- Former Reagan aide James Baker: President regretted apartheid veto
- Some donations to gay waitress who allegedly forged hate note refunded
- German President Joachim Gauck boycotting Sochi Olympics
- Dr. Ezekiel Emanuel: If you want to pay more for your doctor, you can under Obamacare
- Sen. Rand Paul: ‘I am seriously thinking about’ running for president in 2016
- Sleet, ice, deepfreeze hit large swath of U.S.
- ‘Welcome to the edge of freedom’: Biden’s boots touch down in DMZ
- Obama: Hole U.S. ‘digging out of’ requires billions more in unemployment benefits
- Obama’s regulatory agenda will cost U.S. economy $143B next year: report
- Patriot Act author on James Clapper: Fire, prosecute him
Gunmen open fire on liquor stores in Iraq; 11 dead
HEROR, Iraq (AP) — A convoy of gunmen opened fire on a row of liquor stores in eastern Baghdad immediately after sunset on Tuesday, killing 11 people and wounding five others, officials said.
Police said the gunmen were in four cars that stopped in the area and attacked shortly after sunset. Hospital officials confirmed the casualties. All officials spoke on condition of anonymity because they were not authorized to speak to media.
The attack in the Zayouna neighborhood came as the stores were at their peak business time, when commuters buy alcohol on the way home from work. Police say the four liquor stores hit had been rebuilt after bombers destroyed them in an attack last year.
Nobody claimed responsibility, although Islamic extremists frequently have targeted liquor stores in Iraq, where alcohol is available in most cities.
The rebels’ retreat to bases in Iraq’s semiautonomous Kurdish region is a key stage in the peace process between the Kurdistan Workers Party, or PKK, and the Turkish government, aimed at ending one of the world’s bloodiest insurgencies.
The PKK declared a cease-fire in March, heeding a call from its imprisoned leader, Abdullah Ocalan, who is engaged in talks with Turkey to end a nearly 30-year battle that has cost tens of thousands of lives.
Carrying rifles and hand grenades, the first 13 men and women arrived Tuesday in Heror in the Iraqi Kurdish area and were greeted by comrades serving refreshments of tea and cookies.
Baghdad has rejected the deal, warning that the entry of more armed Kurdish fighters could harm Iraq’s security and add tension to already souring relations between the self-ruled Kurdish region and the central government. The two sides are in conflict over contested areas, including key oil-producing sectors and disputed areas.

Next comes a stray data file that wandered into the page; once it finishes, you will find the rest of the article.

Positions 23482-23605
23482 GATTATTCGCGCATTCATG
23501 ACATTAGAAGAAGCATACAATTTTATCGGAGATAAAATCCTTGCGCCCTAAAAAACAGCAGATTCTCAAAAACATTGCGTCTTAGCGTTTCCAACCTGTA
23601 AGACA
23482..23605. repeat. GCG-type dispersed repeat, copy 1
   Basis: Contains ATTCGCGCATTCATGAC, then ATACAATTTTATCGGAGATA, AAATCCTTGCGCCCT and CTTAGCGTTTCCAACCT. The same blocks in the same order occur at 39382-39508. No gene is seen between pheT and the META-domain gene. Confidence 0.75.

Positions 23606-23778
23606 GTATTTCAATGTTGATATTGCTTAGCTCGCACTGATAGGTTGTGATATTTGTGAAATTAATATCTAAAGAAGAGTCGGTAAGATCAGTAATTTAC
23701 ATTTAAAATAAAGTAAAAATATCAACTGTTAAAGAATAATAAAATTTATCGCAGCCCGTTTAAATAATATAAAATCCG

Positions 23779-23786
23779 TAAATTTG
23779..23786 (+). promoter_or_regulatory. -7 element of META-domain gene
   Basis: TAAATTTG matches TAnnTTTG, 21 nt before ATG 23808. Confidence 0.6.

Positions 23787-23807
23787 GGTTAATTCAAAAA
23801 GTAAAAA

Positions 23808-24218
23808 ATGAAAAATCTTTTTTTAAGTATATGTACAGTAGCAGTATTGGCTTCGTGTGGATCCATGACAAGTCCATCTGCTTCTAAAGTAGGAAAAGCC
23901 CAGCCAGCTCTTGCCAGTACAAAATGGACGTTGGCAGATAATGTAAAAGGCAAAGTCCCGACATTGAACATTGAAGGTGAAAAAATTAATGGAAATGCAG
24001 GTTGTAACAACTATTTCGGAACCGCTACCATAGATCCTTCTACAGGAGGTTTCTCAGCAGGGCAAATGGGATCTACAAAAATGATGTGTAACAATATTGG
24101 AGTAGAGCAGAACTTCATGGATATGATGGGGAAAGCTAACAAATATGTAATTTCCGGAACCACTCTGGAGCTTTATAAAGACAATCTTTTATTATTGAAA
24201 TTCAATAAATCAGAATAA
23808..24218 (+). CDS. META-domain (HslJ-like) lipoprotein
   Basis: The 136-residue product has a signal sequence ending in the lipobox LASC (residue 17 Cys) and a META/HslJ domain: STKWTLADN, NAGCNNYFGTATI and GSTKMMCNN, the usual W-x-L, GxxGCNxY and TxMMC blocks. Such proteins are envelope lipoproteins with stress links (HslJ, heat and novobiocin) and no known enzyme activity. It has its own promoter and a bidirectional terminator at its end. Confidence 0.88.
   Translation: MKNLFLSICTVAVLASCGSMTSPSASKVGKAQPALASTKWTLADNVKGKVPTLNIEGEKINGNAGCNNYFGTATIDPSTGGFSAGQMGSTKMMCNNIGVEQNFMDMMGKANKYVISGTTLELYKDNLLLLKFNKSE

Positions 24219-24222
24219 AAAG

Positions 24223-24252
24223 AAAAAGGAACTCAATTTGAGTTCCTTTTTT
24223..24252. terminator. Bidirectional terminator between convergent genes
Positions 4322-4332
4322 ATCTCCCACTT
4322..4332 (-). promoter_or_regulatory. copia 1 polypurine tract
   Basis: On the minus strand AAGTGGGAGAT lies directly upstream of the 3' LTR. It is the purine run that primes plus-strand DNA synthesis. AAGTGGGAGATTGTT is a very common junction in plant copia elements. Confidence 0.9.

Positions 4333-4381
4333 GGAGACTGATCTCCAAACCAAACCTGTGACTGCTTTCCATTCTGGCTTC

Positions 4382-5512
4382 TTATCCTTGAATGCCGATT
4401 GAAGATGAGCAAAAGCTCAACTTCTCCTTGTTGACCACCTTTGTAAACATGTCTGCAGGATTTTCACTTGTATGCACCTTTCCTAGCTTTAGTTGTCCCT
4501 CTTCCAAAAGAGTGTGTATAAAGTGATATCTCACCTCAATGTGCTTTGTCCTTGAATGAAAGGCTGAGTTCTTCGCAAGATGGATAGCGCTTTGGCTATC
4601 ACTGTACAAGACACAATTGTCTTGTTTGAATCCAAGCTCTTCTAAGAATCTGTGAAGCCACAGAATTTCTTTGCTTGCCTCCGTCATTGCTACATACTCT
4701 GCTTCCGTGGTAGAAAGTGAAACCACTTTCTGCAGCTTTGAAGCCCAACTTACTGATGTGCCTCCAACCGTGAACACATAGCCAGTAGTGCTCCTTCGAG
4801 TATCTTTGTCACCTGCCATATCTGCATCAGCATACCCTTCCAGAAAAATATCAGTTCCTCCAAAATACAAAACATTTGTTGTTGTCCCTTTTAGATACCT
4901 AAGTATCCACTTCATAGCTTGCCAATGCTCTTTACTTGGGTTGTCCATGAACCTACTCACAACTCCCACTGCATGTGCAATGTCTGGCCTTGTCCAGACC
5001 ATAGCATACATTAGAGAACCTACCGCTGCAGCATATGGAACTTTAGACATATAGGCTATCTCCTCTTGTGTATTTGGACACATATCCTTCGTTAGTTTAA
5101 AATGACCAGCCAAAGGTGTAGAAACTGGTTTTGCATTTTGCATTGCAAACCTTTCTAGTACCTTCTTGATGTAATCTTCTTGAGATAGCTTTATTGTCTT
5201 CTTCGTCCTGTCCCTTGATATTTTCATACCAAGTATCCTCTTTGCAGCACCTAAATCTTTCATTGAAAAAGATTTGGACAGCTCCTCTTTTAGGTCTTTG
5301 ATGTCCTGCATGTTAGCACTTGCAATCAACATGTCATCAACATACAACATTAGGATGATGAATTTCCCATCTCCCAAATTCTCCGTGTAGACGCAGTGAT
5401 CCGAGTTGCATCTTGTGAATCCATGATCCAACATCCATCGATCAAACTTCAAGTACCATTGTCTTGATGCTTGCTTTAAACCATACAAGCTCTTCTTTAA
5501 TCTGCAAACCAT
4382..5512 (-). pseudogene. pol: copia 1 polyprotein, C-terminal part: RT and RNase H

During a session Tuesday, the Iraqi Cabinet reiterated its rejection of the deal and of the presence of PKK fighters, saying it “represents a flagrant violation of Iraq’s sovereignty and independence.”
“Iraq stresses its right to defend its sovereignty and independence in ways seen proper and in accordance with international laws and decisions,” the statement said.
- Obama: Hole U.S. 'digging out of' requires billions more in unemployment benefits
- Spike in battlefield deaths linked to restrictive rules of engagement
- PRUDEN: British press horrified as London's new mayor dares to proclaim the truth
- Bill OReilly reminds: Nelson Mandela was a communist
- 'Hunger Games' delivers Obama's message on income inequality
- Craigslist killers: Police say newlyweds stabbed man for thrills
- 'Dude, I'm dreading that I will have to go': Czech prime minister on Mandela funeral
- Dick Cheney: Family feud over gay marriage has been 'dealt with'
- Rush Limbaugh: Obama trying to make Mandela death about himself
- Sen. Rand Paul: Long-term unemployment benefits are disservice to workers
Independent voices from the The Washington Times Communities
Get in the middle of all the action inside and outside the boxing ring.
Opinion, analysis, and musings on politics, pop culture, reinvention, and the resultant flotsam and jetsam floating around the right-of-center quadrant of the Left Coast.
The cold hard truth about politics in America today and the state of this once great nation.
Find the latest news and happening that effect those in the Washington D.C., Northern Virginia and Maryland Metro region.
White House pets gone wild!